MAX COOLING MODE

When the air-conditioner is operated in Max Cooling Mode, the film belt 27 is moved to the position Y shown by dashed line in FIG. 1 and shown in FIG. 4(b). The variable length damper 27 is extended to the longest length to cover the heater core 23. All the air passing through the evaporator 22 flows through the bypass passage 25. The air cooled by the evaporator 22 flows into the passenger compartment through the ventilation air outlet 51 which is selected from the air outlets 50 through 52 by the outlet selection lever.

Bi-Level Mode

When the air-conditioner is operated in Bi-Level Mode, the film belt 27 is moved to the position between X and Y, for example, shown in FIG. 1. The sliding shaft 28 is positioned in the middle of the guide 29. The air passing through the evaporator 22 flows through the heated air passage 24 and the bypass passage 25 at an air-mixing ratio determined by the position of the film belt 27. The air passing through the heated air passage 24 is heated by the heater core 23, whereas the air passing through the bypass passage 25 is not heated. The heated air and the cooled air are mixed together in an air-mixing chamber 21b provided in the duct 21 downstream of the heater core 23. The air-conditioner is so controlled that the mixture of the heated and cooled airs is at a desired temperature level.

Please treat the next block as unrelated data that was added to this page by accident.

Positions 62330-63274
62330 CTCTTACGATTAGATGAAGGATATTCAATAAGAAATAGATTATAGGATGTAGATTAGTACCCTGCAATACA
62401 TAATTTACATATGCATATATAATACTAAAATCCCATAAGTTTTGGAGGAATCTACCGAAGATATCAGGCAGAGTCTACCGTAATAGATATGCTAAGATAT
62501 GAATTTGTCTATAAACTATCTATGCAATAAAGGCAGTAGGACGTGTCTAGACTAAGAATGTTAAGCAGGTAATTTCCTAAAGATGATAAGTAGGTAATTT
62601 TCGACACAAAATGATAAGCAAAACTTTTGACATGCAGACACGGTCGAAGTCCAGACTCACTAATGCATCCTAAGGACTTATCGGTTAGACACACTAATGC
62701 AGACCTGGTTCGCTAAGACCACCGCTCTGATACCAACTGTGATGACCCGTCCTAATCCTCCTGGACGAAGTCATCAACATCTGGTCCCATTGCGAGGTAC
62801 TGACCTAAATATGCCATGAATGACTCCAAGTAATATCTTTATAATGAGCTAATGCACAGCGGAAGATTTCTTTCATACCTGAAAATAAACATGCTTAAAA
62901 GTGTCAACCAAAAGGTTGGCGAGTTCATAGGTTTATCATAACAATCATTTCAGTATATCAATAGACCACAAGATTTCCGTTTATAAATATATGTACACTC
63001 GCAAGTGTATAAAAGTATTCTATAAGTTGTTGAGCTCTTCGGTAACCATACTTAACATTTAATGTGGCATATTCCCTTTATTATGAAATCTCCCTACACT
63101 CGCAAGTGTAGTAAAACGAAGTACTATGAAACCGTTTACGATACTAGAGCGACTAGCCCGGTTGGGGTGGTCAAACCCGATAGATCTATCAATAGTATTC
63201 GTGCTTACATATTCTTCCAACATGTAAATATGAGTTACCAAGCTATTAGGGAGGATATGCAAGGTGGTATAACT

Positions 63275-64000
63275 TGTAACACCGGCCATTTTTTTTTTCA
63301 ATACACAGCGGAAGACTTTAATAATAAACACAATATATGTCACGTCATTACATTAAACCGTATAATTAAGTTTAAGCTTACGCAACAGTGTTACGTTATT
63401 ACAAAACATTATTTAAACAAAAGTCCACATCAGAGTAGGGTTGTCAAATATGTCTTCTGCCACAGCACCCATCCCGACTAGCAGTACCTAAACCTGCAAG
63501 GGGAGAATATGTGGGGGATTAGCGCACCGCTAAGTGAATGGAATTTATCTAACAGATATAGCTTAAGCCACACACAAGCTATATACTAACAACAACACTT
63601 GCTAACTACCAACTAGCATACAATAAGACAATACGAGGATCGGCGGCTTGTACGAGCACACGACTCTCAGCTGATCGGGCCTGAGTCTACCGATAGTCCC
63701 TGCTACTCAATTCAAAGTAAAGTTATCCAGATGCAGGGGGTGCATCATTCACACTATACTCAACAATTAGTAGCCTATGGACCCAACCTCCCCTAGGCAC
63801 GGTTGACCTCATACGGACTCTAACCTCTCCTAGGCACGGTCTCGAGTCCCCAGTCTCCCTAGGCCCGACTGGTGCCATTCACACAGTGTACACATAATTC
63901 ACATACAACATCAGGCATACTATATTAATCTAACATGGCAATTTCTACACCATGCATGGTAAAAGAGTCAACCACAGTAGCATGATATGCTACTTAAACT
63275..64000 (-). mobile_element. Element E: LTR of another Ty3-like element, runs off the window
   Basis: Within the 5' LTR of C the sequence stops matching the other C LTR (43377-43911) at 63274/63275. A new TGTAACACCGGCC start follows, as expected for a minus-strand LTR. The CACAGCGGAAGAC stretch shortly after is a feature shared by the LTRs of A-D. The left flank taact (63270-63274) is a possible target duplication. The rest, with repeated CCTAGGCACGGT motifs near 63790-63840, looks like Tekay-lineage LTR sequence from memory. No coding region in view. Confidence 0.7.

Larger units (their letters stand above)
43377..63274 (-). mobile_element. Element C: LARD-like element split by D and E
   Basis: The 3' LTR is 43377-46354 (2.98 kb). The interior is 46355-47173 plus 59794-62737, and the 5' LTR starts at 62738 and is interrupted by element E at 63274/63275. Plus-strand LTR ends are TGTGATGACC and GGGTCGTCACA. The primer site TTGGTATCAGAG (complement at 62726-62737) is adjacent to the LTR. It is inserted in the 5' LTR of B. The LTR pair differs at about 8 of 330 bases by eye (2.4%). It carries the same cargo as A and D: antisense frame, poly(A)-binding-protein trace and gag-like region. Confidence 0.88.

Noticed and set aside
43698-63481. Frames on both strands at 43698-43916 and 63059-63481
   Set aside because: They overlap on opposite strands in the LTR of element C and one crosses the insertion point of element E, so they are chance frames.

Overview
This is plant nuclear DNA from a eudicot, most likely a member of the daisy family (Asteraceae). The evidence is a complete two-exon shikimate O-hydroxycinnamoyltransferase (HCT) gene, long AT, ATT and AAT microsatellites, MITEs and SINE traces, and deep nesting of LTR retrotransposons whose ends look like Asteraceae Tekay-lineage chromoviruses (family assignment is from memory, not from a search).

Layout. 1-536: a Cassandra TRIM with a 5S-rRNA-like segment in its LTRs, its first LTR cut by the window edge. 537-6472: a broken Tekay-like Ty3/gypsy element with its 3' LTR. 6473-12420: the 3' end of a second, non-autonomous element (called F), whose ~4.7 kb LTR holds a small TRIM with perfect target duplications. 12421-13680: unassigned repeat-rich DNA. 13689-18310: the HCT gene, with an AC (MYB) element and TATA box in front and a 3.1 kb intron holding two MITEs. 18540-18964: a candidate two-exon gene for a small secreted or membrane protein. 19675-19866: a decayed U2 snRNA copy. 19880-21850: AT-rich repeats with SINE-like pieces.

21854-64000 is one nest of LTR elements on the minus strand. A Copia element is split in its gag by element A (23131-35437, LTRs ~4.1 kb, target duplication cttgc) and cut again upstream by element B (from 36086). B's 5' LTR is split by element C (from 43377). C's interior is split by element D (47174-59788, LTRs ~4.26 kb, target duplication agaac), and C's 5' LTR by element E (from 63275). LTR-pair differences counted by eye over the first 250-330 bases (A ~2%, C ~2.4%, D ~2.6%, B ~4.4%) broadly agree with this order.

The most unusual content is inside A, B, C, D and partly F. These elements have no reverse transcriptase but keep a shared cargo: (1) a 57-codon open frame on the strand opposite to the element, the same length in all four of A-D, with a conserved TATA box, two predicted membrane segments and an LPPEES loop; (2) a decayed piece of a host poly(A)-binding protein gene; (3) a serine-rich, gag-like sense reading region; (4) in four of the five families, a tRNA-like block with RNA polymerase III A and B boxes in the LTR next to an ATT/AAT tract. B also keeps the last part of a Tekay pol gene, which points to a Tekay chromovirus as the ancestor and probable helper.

The mixed air flows into the passenger compartment through the ventilation air outlet 51 and the heated air outlet 52 which is selected from the air outlets 50 through 52 by the outlet selection lever.

The air-conditioner according to the present invention has following advantages. In the conventional air-conditioner which uses a change-over damper as an air-mixing damper requires a distance between an evaporator and a heater core at least the length of the damper itself.

However, as the air-conditioner according to the present invention has a variable length damper as an air-mixing damper, the distance between an evaporator and a heater core is able to set in a shorter distance than the longest length of the film belt 27 so that it is effective in getting a compact air-conditioner.

Furthermore, compared with the conventional air-conditioner, a film damper in Bi-Level Mode blocks only a part of an air passage so that the air-conditioner according to the present invention can reduce a resistance of an air-flow.

Although only one embodiment of the present invention has been described herein, it should be apparent to those skilled in the art that the present invention may be embodied in many other specific forms without departing form the spirit or scope of the invention.

In the above described embodiment, the film belt 27 is used as variable length damper. However, the variable length damper may alternatively use as plate damper 40 as shown in FIGS. 5 through 7.

In this case the plate damper 40 comprises a holding shaft 26, a first and second plates 411 and 412, and a sliding shaft 28.

The holding shaft 26 is fixed at an end of first plate 411. The sliding shaft 28 is integratedly formed on the second plate 412. The first plate 411 has a hollow portion 411a as shown in FIG. 6. The second plate 412 is slidably inserted into the hollow portion 411a to reciprocate along an arrow direction C.

A pair of guide slots 42 is formed on the inner side walls of the duct 21 from the upper portion to the lower portion thereof as shown in FIGS. 5 and 7. Both ends of the sliding shaft 28 are slidably inserted in the pair of the guide slots 42.